Visually, the book’s art remains consistent with Davis’ recognizable gestural style. Her figures are loose, kinetic, and slightly exaggerated. The images rely on strong and striking black and white contrasts, the people within them emotive and fluid. The first time Davis introduces actual color onto the pages, it’s synesthetic, part of an aural artwork that produces musical notes causing the viewer to themselves change color.
There is something both direct and simultaneously elusive about Davis’ drawing style, at times almost minimal, a lodestar for the book’s tumultuous roil of ideas. Many pages coalesce around small, efflorescent details – the winding pattern on a dress, shadowbox tree-flowers, hands reaching, blooming against an inky darkness.
About a third in, Why Art? begins its narrative journey by introducing a group of different artists who are all participating in a gallery show together. These figures are performance artists, talisman-makers, painters, fabric artists – one even works in “concrete and fondant”. Davis follows a few of them individually, most memorably performance artist Dolores, who stands in a gallery and tells people, with conviction, that she loves them. This section calls to mind performance art like Marina Abramovic’s The Artist Is Present, a 2010 retrospective at MoMA where Abramovic sat for hours every day across from individual viewers, eliciting a slew of memorable reactions. Dolores’ performance practically parallels the book’s title, suggesting not “What is Art?” but rather “What is Love?” and for that matter, “What is authenticity?” Dolores’ viewers kiss her, propose marriage, follow her, and take her belongings.
Thus, Dolores goes on a journey, faces trauma and hardship, recovers, and returns to the art world with a new piece that reflects her altered self. But while people appreciate her new work, they lament the discontinuation of her love performance, which she emphatically states she can no longer perform.
As the group gallery show comes together, it also begins to fall apart. A severe, biblical storm rages, at first outside of the gallery, but then within and all around. As the weather turns apocalyptic and disembodied hands reach down from the sky and wreak destruction, the artists are drawn, inexorably, into a beautiful shadowbox. Within is a kind of utopia. Sheltered, they begin again to create. They make tiny, idealized miniatures of themselves, who in turn start making their own tiny artwork. And then…things come full circle. Dolores reaches down among the miniatures, and her disembodied, godlike hands destroy. When the other artists implore her to stop, she tells them instead to watch for what the miniatures will do. She speaks to the miniatures, asks them to show us “how to be brave, how to save ourselves.”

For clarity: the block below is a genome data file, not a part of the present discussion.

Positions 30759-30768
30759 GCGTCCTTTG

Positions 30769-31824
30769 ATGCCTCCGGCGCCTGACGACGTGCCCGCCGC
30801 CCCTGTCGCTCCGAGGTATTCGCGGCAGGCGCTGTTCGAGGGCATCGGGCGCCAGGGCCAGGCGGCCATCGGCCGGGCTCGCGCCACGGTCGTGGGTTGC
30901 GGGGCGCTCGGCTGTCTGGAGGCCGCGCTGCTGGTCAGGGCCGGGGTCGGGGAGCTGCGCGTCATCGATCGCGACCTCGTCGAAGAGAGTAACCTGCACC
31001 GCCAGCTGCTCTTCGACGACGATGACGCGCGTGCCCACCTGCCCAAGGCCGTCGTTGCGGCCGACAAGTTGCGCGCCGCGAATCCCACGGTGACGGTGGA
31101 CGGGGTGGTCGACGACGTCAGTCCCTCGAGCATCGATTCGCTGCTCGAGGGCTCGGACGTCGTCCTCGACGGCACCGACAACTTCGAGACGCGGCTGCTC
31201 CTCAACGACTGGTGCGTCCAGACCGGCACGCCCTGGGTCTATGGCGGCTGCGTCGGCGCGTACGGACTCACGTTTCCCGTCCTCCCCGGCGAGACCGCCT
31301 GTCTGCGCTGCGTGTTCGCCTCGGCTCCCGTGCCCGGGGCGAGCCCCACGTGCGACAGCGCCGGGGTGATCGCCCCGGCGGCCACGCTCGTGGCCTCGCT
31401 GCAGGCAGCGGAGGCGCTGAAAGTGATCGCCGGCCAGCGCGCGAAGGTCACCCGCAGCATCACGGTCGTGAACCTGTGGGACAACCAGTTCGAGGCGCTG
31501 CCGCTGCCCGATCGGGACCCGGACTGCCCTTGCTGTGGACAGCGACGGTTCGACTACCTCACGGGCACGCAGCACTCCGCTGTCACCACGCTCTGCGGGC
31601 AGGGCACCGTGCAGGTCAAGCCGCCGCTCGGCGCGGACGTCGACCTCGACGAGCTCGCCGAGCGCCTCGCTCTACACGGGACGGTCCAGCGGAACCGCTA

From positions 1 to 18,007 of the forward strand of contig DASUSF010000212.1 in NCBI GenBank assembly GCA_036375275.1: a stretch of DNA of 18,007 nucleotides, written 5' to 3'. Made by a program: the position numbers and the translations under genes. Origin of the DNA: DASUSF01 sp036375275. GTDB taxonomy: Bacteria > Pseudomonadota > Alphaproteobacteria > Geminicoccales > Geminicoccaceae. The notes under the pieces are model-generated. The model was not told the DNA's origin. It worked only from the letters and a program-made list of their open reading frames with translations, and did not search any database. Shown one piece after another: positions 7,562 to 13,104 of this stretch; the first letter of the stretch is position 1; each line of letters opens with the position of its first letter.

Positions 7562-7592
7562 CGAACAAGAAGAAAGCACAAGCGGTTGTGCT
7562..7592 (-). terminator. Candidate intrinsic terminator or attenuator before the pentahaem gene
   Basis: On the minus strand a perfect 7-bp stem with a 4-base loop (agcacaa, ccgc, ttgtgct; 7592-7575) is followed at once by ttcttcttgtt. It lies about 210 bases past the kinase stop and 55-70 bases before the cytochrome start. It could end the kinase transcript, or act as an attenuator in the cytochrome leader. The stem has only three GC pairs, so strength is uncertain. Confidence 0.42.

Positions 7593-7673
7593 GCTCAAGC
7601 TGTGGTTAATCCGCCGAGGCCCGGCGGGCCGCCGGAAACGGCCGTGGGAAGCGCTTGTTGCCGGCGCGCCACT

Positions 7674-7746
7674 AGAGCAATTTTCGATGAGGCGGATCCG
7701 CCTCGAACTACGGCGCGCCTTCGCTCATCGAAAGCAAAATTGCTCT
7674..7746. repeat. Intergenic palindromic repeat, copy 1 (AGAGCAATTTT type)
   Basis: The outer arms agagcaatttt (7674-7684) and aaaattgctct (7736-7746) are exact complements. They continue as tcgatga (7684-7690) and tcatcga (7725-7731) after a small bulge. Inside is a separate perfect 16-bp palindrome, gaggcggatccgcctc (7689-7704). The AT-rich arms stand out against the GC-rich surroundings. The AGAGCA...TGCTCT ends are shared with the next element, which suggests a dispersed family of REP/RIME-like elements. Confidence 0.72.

This is, perhaps, the thesis of Davis’ enigmatic book, if you’re looking for a simple one. Maybe art exists to show us how to save ourselves from destruction. Perhaps it is how we make sense out of the world’s chaos and how we navigate what appears senseless. We are not, Davis seems to suggest, satisfied with Eden. We are compelled to invent, and re-invent, both the world and ourselves. This parable, in the latter part of Why Art? submits the apotheosis of the artist, who cannot help but make art in her own image. It blurs the lines between creator and consumer. When Dolores asks the miniatures how they can save themselves you can’t help but think, on the final two pages of yawning darkness, that they already have.
Why Art? is beautiful, but not static. Like all great art, it invites interpretation and rewards careful consideration. Davis continues to occupy a venerable place in contemporary comics with this challenging and provocative volume of work, which demands engagement from creators and viewers alike. The result is a unique experience defined as much by the reader as by Davis herself.
Sara L. Jewell is a freelance writer, artist, comic creator, and educator based in New Jersey. You can find her at saraljewell.com or rambling on twitter @1_saraluna. All email inquiries can be sent to